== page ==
post by Rachel Pastan
Last week Set Pieces closed. For five months the exhibition, curated by artist Virgil Marti from the collection of the Philadelphia Museum of Art, inhabited ICA’s big downstairs gallery. 6,200 people came to see it, 29 tours came through. The last few days, I spotted Virgil himself in there a bunch of times, talking with people, taking a last look.
On Monday, when I get in, the de-installers are already at work. Four yellow drill cases are lined up near the sculpture case where Claes Oldenburg’s “Miniature Drum Set,” Raymond Duchamp-Villon’s “Aesop,” and a marble “Head of St. John as a Boy” wait, their eyes elsewhere, pretending not to notice. Big wooden platforms and large pieces of Styrofoam lean against walls, and industrial lights cast unfamiliar shadows through which men in plaid shirts stride like cowboys, their drills casually dangling.
The tilt-top tables are the first to go. Their tops slide off to be wrapped separately, or else the whole piece is fitted into a wooden frame, shrouded in blankets, slipped into a crate. Table by table, the Dorothea Tanning erotic couch sculpture they’ve been shielding is exposed to view, but no one’s looking. Even the mirrors are going blind, lifted from the wall and covered, as Jews cover their mirrors at times of death. The carved wooden frames are labeled with bright orange identification tickets like toe tags.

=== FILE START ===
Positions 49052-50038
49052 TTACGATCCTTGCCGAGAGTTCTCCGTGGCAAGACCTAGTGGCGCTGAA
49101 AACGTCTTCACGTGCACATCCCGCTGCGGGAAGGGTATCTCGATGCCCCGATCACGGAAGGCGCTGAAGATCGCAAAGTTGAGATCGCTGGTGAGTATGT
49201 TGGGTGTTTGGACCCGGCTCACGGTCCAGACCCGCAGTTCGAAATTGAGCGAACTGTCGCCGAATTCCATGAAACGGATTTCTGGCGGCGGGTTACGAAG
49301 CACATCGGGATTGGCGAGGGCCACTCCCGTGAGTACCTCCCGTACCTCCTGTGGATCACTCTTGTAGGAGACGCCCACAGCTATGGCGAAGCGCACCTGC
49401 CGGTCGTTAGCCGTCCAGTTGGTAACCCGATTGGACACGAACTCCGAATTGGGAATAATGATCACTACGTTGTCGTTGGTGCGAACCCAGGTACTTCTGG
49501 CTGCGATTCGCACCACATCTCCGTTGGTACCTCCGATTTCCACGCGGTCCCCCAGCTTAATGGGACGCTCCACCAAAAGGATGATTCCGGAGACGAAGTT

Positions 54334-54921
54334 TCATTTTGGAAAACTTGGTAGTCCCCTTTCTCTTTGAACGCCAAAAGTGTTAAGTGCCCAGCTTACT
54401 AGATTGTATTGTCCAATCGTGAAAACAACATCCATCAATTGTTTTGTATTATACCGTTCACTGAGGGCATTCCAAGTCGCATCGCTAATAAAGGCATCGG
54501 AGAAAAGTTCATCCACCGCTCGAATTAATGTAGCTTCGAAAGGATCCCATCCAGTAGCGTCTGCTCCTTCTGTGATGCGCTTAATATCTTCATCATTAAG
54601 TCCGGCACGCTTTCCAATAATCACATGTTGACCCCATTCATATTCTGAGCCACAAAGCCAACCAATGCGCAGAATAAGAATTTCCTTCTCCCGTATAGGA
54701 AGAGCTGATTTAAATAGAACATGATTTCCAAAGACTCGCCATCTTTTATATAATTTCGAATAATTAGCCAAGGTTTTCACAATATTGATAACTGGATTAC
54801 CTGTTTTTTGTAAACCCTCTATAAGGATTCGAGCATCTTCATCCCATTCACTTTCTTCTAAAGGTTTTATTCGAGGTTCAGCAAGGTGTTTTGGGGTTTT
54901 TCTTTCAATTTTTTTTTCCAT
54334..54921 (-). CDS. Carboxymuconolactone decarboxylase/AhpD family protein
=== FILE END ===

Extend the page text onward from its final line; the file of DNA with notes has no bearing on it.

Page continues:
In the next room—the bright white room with the marble busts displayed on fluffy poufs—two of the heads have already been crated. Braced like whiplash victims, they peer sadly out through wooden slats like children out of the back of a car at the end of summer camp. A few others, still in place, look on warily as a man in an orange T-shirt and purple Nitrile gloves changes his drill bit. The silver goose gleams murkily in its vitrine and is reflected in the great, gold-rimmed, fish-eye mirror still hanging on the wall. What else has this mirror reflected over the past five months? Arguments, illicit kisses, jealous artists, unhappy bankers solaced by art? And before that, back through the long centuries, what has it witnessed? Deaths, marriages, banquets, massacres? The long dull passage of empty days?
Perhaps, after all, like any eye that has watched so long without blinking, it is looking forward to its approaching rest.
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Set Pieces was made possible by support from the Katherine Stein Sachs CW’69 and Keith L. Sachs W’67 Guest Curator Program.